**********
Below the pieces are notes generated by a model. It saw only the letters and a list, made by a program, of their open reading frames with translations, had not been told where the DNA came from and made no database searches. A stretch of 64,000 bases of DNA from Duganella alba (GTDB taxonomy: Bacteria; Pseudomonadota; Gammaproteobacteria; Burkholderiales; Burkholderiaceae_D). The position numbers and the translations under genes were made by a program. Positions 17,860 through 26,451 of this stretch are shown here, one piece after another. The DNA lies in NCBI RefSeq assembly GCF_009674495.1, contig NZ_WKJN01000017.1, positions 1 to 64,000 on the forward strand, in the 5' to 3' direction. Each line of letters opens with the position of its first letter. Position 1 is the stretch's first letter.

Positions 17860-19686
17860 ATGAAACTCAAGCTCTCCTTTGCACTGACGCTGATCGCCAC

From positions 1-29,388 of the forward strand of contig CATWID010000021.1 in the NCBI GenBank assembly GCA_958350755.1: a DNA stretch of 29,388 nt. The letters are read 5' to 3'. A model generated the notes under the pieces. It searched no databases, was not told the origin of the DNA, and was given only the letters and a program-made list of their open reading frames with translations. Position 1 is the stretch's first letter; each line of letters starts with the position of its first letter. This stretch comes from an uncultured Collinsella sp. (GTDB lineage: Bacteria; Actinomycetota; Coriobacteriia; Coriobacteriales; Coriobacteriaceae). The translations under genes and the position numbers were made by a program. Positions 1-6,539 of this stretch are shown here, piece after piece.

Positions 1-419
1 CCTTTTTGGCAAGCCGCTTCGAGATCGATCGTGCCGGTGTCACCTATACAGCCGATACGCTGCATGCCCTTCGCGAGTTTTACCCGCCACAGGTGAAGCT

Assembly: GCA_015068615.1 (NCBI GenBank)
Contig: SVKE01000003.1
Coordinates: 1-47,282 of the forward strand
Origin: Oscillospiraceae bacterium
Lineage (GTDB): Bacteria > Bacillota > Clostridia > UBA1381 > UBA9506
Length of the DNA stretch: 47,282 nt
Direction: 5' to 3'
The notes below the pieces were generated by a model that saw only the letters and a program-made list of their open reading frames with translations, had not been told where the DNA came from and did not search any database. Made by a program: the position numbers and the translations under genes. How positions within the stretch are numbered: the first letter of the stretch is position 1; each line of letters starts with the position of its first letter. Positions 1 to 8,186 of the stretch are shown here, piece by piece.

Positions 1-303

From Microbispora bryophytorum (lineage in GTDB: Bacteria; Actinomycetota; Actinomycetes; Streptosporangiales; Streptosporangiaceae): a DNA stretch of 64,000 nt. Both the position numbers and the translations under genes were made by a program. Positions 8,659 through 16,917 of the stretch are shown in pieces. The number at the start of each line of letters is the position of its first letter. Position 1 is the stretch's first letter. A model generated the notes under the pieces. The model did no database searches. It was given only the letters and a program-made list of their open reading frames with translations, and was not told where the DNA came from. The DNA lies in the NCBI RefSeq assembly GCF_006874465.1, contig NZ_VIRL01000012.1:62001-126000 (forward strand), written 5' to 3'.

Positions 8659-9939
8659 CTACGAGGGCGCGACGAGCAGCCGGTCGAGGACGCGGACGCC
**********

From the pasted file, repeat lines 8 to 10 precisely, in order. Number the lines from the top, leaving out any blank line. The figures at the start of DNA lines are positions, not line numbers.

Contig: SVKE01000003.1
Coordinates: 1-47,282 of the forward strand
Origin: Oscillospiraceae bacterium